INSTITUTIONAL ORIGINS OF AFRICAN DEVELOPMENT: Local governments provide link between pre-colonial states and current economic performance

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28 Mar 2015

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Local governments during the colonial period provide a direct link between pre-colonial states and current patterns of economic development, according to research by Leigh Gardner and Jutta Bolt to be presented at the Economic History Society’s annual conference. This is particularly true in countries where greater power over public resources was delegated to local officials early in the colonial period. This finding not only helps explain differences between African countries, but also inequalities in development outcomes within countries.

Studies of the institutional origins of African development outcomes have recently looked beyond the colonial period to examine the legacies of indigenous pre-colonial institutions. Using measures of pre-colonial institutional quality, this work has shown correlations with current indicators of income or development. But the mechanism by which pre-colonial states had a lasting effect on economic development despite the disruptive effects of colonial rule is often uncertain.

This study uses new data on local government finance to provide a solid empirical link between pre-colonial, colonial and post-independence institutions. It does this in two ways. The first is by identifying more precisely how pre-colonial states were integrated into colonial administrations through the creation of local governments. Using local authority revenue figures, it links the capacity of colonial-era local government to the level of centralisation in pre-colonial states. The second is by showing that the capacity of colonial local governments has had a lasting effect on development outcomes in the post-independence period.

The data show that at least some African colonies had a relatively high level of fiscal decentralisation, with up to 25% of total public funds being raised and spent by local authorities. There was, however, variation both between and within colonies. In some, the level of decentralisation was as low as 5%.

More pronounced were differences in local government capacity within countries. Some local authorities, like the government of Kano in Nigeria, could raise enough revenue to build schools and hospitals as early as the 1930s, or, like Meru in Kenya, donate a Spitfire to the war effort during World War II. Others, however, had budgets of just a few hundred pounds a year from which they could only afford basic salaries for a handful of local officials.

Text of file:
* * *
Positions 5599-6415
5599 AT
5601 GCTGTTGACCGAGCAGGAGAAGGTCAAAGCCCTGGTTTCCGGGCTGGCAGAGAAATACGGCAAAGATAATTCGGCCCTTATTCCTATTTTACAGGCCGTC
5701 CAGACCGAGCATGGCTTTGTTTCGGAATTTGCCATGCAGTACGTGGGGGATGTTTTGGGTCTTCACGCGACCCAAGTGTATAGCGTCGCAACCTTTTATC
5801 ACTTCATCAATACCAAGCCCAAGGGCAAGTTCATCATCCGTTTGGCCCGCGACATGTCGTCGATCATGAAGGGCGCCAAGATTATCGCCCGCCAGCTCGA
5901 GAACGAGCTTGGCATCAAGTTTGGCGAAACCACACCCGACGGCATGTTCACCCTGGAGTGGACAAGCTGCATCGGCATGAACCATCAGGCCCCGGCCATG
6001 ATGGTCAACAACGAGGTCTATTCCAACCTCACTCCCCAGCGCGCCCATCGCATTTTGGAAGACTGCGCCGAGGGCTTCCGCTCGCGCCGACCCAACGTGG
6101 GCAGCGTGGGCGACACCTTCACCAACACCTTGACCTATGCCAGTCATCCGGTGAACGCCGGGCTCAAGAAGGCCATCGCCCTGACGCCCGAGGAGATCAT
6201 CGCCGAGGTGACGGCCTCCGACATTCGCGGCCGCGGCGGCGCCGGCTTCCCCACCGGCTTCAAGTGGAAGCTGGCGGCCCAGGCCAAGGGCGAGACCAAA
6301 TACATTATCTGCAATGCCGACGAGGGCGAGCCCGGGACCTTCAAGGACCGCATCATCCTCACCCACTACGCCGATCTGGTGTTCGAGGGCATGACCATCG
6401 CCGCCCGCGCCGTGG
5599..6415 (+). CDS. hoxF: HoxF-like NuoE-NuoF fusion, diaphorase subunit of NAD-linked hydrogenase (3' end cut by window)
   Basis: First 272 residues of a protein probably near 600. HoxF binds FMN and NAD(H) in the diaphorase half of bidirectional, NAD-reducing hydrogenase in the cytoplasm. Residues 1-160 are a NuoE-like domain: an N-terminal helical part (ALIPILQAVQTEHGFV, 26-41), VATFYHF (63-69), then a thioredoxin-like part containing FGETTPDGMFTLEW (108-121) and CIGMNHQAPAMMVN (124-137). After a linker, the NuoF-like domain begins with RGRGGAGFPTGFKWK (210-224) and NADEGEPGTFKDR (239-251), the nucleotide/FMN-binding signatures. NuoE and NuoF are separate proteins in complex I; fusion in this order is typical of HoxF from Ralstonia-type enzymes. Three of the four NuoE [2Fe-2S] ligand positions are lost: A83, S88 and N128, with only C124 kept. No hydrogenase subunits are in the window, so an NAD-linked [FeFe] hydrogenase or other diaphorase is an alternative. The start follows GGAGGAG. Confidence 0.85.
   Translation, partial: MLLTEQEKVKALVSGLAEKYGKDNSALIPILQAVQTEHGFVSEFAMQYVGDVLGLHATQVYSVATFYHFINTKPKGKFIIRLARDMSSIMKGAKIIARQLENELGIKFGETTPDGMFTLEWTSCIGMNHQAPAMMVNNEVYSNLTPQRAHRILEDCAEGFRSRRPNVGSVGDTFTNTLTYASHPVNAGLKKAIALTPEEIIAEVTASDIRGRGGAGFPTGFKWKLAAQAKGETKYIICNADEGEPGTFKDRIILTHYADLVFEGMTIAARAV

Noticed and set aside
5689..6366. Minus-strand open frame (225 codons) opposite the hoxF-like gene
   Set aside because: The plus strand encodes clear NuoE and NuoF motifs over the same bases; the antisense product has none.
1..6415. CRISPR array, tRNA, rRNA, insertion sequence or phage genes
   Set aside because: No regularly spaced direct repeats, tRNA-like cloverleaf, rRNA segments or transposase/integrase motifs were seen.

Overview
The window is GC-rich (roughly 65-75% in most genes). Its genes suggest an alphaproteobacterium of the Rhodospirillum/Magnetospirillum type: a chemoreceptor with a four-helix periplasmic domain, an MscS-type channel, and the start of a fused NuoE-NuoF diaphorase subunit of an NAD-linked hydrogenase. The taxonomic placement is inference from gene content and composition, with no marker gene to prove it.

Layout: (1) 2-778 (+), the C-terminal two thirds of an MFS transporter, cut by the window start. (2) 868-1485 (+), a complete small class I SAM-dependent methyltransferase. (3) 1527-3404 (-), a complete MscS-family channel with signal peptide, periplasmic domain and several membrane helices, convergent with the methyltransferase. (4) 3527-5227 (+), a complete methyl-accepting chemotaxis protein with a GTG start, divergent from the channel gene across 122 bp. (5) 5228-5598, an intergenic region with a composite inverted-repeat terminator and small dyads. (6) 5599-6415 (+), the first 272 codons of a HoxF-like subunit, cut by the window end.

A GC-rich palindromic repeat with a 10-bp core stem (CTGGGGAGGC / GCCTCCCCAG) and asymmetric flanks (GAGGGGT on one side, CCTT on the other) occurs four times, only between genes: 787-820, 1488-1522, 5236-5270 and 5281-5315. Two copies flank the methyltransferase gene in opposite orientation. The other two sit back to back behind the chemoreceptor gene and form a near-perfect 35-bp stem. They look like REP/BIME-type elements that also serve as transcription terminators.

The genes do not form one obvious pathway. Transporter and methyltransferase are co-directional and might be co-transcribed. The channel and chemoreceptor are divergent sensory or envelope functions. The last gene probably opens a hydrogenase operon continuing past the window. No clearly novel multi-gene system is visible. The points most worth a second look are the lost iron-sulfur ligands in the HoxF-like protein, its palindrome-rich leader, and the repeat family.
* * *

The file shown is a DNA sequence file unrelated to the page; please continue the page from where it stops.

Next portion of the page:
The researchers argue that some of this variation was linked to differences in pre-colonial institutions. Local governments during the colonial period were the successors of pre-colonial African states, but the process of succession was complicated by political and economic change during the period of colonial conquest.

To analyse this link, the study uses anthropological data on pre-colonial state centralisation. For this, it relies on the Ethnographic Atlas compiled by Murdock, which includes 485 societies and a wealth of ethnographic information, including whether societies were ruled by centralised states. Using a map of ethnographic regions, the researchers are able to link pre-colonial structures to local government developments.

The researchers further argue that the variation in the capacity and resources of colonial local governments also had important legacies for economic development. The final decades of the colonial period saw the delegation of responsibility for a range of social services to local governments, but the level of spending varied considerably between different local areas.

This study supports previous research in suggesting not only that colonial investments in human capital influenced later development, but that local inequalities in the provision of services like healthcare and education have been persistent through time.


Leigh Gardner
London School of Economics

Jutta Bolt
University of Groningen

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